where itT is the Taylor rule implied interest rate, itndt – policy neutral rate, πgap,t – inflation gap, sgrit – nominal exchange rate gap. The nominal neutral rate is a function of the real interest rate trend rtndt and medium term expected inflation target πtarget,t+4, while the real neutral rate from the real UIP is the sum of the risk premium prem (2.2 percent for Q1 2019; 4.5 percent is the steady state value), US neutral rate rtndus (0.4 percent for Q1 2019) and the expected RER KG-US depreciation exp _zus (-0.5 percent for Q1 2019):

itndt=rtndt+πtarqet,t+4
rtndt=expzus+rtndus+prem

The estimated real neutral rate from the QPM for the end-2019 is 3.7 percent. It is 4.5 percent for the steady state. Figure 4 depicts the real neutral rate decomposition and its dynamics since 2000.

Figure 4.
Figure 4.

Real Interest Rate Gap and Real Neutral Rate Decomposition

Citation: IMF Working Papers 2020, 087; 10.5089/9781513536934.001.A001

Source: Authors’ estimates.

The real neutral rate in the Kyrgyz Republic is mostly determined by the risk premium and real exchange rate dynamics. Figure 4 shows that both inflation and the real interest gap exhibit high volatility. As a small open economy, the Kyrgyz Republic is vulnerable to external shocks. Observed inflation peaks from the end of 2007 to the first half of 2008 and again in 2011 were due to high food inflation for the first period, and high oil prices in 2008 and 2011, respectively. Low inflation in 2016 was accompanied by low oil prices, and was preceded by a tight monetary policy stance. Currently, the QPM results point to moderate inflation values together with a stimulative monetary policy. Table 3 shows the correlation of the interest rate gap (from the QPM) with the inflation and output gap at different lags. The correlation coefficients between the interest rate gap and inflation, as well as between the interest rate gap and output are negative at all lags. This outcome is consistent with the theory. An accommodative monetary policy aims to boost economic growth, resulting also in higher inflation pressures. Conversely, restrictive monetary policy stabilizes / lowers inflation, but also slows output growth. This implies a negative relation between the interest rate gap and the output gap and inflation rates. The interest rate gap is defined as the deviation of the real interest rate from its neutral rate, with a positive interest rate gap implying a contractionary monetary policy, and a negative interest rate gap implying an expansionary monetary policy. Interestingly, the correlation coefficient is higher for food inflation; given that food prices constitute a large part of the CPI basket (45–47 percent), they may spill into core inflation and explain the high correlation.

Table 3.

Correlation Coefficients of Real Interest Rate Gap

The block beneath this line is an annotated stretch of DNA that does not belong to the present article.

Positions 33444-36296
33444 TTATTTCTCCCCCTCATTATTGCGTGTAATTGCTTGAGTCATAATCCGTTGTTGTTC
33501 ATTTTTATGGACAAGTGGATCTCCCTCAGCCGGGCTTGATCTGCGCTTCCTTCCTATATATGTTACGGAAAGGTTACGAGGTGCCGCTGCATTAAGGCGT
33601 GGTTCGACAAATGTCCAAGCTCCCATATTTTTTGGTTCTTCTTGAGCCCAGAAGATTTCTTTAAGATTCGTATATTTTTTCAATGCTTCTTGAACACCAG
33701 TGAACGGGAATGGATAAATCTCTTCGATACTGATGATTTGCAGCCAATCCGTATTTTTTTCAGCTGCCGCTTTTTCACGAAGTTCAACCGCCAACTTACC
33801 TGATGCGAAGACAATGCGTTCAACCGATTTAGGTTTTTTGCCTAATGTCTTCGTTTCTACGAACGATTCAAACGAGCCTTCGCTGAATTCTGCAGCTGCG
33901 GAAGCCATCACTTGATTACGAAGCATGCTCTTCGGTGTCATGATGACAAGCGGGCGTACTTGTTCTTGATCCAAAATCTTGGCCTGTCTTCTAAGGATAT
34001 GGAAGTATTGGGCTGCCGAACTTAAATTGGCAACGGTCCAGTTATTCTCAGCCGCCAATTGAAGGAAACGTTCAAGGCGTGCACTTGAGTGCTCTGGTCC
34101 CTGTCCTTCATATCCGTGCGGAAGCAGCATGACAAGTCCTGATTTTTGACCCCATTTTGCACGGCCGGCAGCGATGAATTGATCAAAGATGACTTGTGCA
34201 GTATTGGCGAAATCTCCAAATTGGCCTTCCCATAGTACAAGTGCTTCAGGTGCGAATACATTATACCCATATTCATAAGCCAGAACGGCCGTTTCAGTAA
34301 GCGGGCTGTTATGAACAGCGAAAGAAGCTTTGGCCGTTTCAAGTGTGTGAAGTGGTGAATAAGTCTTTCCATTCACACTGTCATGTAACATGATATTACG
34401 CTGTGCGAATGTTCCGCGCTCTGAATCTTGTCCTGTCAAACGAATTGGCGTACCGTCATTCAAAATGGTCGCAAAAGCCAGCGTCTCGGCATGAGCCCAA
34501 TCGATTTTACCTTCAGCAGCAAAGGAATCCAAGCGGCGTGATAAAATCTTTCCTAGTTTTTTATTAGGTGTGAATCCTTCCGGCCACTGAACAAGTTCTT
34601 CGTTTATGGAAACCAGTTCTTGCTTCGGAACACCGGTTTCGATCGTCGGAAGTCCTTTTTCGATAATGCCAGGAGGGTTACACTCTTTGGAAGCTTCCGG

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Source: Authors’ estimates.

Following the work of Garnier and Wilhelmsen (2005), we estimate the following equation to assess the predictive power of the interest rate gap:

πt=α+β1πt1+β2rgaptlag+et

The results are shown in Table 4. The coefficient β2 is negative and statistically significant at the one percent level up to two lags, negative and statistically significant at ten percent level for the third lag. The results indicate that the interest rate gap from the QPM estimation has a certain predictive and explanatory power for inflation.

Table 4.

OLS Regression Results

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The symbols *, **, *** denote the significance level at 1, 5 and 10 percent, correspondingly.Source: Authors’ estimates.

IV. The Real Monetary Conditions Index

Given the transitional nature and structure of the Kyrgyz economy, the analysis of monetary conditions could be complemented by an indicator that includes the REER gap. A small, underdeveloped financial market and still-sizable excess liquidity in the banking system hamper monetary transmission through the credit and asset price channels, as might be expected for a developing economy. At the same time, the NBKR conducts FX interventions to limit disorderly market conditions. Thus, despite an evaluation that monetary policy has been accommodative, an economy might exhibit muted inflationary pressures and tight monetary and financial conditions due to a REER appreciation. The real monetary condition index (RMCI) can serve as an additional indicator of overall monetary conditions in the Kyrgyz Republic.8 Exchange rates influence aggregate demand, especially in small open economies. Thus, focusing on interest rates, with exchange rates playing a role as well may be important in understanding an economy’s behavior, and so in policymaking. Given the openness of the economy, the exchange rate can exhibit excessive volatility. This will prompt the central bank to intervene in the FX market to smooth that volatility. For the NBKR, the RMCI index serves as an additional indicator of monetary conditions, and as a model-based policy guide between formal model forecasts, which can capture such effects on monetary conditions not captured otherwise in the Taylor rule of the QPM.